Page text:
You’re likely familiar with the Fair Labor and Standards Act’s (FLSA’s) rules on overtime pay. But when you have employees who work varying schedules, you might be able to calculate overtime using the fluctuating workweek method.
Read on to learn more about a fluctuating workweek, restrictions, calculations, and how to implement it in your business.
What is a fluctuating workweek?
An employee who works a fluctuating workweek has a different amount of work hours from week to week. Some employees who work fluctuating workweeks earn a fixed salary, regardless of how many hours they work per week. For example, the employee would earn the same weekly salary whether they worked 35 or 40 hours. A salaried employee’s hourly rate varies depending on how many hours they work during one week.
Employees who work fluctuating workweeks might work more than 40 hours some weeks. Their overtime pay can be calculated using the fluctuating workweek overtime method.
As a reminder, traditional overtime is time and a half of an employee’s regular hourly rate. On the other hand, fluctuating workweek overtime is additional compensation of 0.5 times the employee’s hourly rate for each hour over 40 worked. You can opt to pay more than the minimum fluctuating workweek overtime rate of 0.5.
Can you use the fluctuating workweek method?
Not all employers whose employees work fluctuating workweeks can use the alternative overtime method.
You might be able to use the FLSA fluctuating workweek method if you meet the following requirements:
- The employee’s work hours fluctuate from week to week, meaning they work less than 40 hours some weeks
- The employee’s hourly wage is always above the minimum wage (either federal or state minimum wage, whichever is higher)
- The employee is non-exempt and salaried
- The employee earns a fixed salary, regardless of how many hours they work
- You pay the employee at least the fluctuating workweek overtime rate of 0.5 for each overtime hour worked
- Your state allows fluctuating workweek overtime
- The employee understands how they will be paid
The fluctuating workweek method is more appropriate in some industries than others, so be sure to check with a small business lawyer if you’re unsure.
Fluctuating workweek state law
Some states, such as Alaska, Pennsylvania, and California, restrict or prohibit the use of fluctuating workweek overtime. And, other states, like Connecticut, restrict fluctuating workweeks for commercial employees (e.g., retail).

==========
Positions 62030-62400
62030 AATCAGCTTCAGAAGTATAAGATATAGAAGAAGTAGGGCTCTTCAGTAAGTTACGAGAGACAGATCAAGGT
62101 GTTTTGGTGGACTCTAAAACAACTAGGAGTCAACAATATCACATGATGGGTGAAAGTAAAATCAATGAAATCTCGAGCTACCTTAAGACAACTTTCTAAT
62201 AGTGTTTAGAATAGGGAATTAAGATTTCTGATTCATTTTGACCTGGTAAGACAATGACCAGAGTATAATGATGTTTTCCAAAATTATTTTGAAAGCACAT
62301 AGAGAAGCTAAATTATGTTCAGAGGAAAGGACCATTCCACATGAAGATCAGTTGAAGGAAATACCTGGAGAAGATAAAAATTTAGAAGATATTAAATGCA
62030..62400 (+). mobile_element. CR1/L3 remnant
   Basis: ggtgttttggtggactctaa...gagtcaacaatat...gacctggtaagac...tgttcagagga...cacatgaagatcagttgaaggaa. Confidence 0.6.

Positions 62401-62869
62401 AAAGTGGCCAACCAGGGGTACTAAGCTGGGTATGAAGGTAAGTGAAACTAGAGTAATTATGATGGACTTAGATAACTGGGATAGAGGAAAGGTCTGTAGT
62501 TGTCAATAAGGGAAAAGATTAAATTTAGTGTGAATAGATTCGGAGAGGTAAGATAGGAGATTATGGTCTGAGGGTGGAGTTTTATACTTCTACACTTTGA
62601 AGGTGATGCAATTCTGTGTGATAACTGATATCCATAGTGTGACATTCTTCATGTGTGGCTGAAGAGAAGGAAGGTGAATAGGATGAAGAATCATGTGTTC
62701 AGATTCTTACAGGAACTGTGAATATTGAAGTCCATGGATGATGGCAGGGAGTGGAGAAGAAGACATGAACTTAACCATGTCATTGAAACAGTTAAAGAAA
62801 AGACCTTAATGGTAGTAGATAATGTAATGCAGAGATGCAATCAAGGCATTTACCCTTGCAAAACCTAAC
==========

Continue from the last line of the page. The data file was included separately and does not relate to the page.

Not all states explicitly allow or prohibit fluctuating workweeks. Some states that don’t allow this overtime method might not mention or allow it, so be sure to consult with your state.
Fluctuating workweek overtime calculation
To calculate an employee’s overtime rate, you must first calculate their hourly rate. You can find an employee’s hourly rate by dividing their weekly salary by the number of hours worked.
Next, multiply the employee’s hourly pay rate by 0.5 for each hour they worked over 40 during the workweek.
Lastly, add the employee’s fluctuating workweek overtime to their straight time to get their total weekly earnings.
Let’s say your employee works 35 hours one week, 40 hours the next, 37 hours the third week, and 45 hours the following week. You pay them a fixed rate of $800 per week.
If you want to determine the employee’s hourly rate from week to week, you can divide their weekly salary by hours worked:
- Week 1: $22.86 per hour ($800 / 35)
- Week 2: $20 per hour ($800 / 40)
- Week 3: $21.62 per hour ($800 / 37)
- Week 4: $17.78 per hour ($800 / 45)
You must calculate the employee’s overtime pay for the week they worked 45 hours.
To find the employee’s overtime rate, multiply their week 4 hourly rate of $17.78 by 0.5, or divide by two:
$17.78 X 0.5 = $8.89
Now, multiply the employee’s overtime pay by how much overtime they worked (5 hours):
$8.89 X 5 = $44.45
Finally, add the employee’s overtime pay and their fixed salary to get their total pay for the week:
$800 + $44.45 = $844.45
With overtime, you must pay the employee $844.45 for the week.
How to implement the fluctuating workweek method
Using the fluctuating workweek method can simplify your payroll. If you want to use this overtime alternative in your small business, be sure to do your due diligence:
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This is not intended as legal advice; for more information, please click here.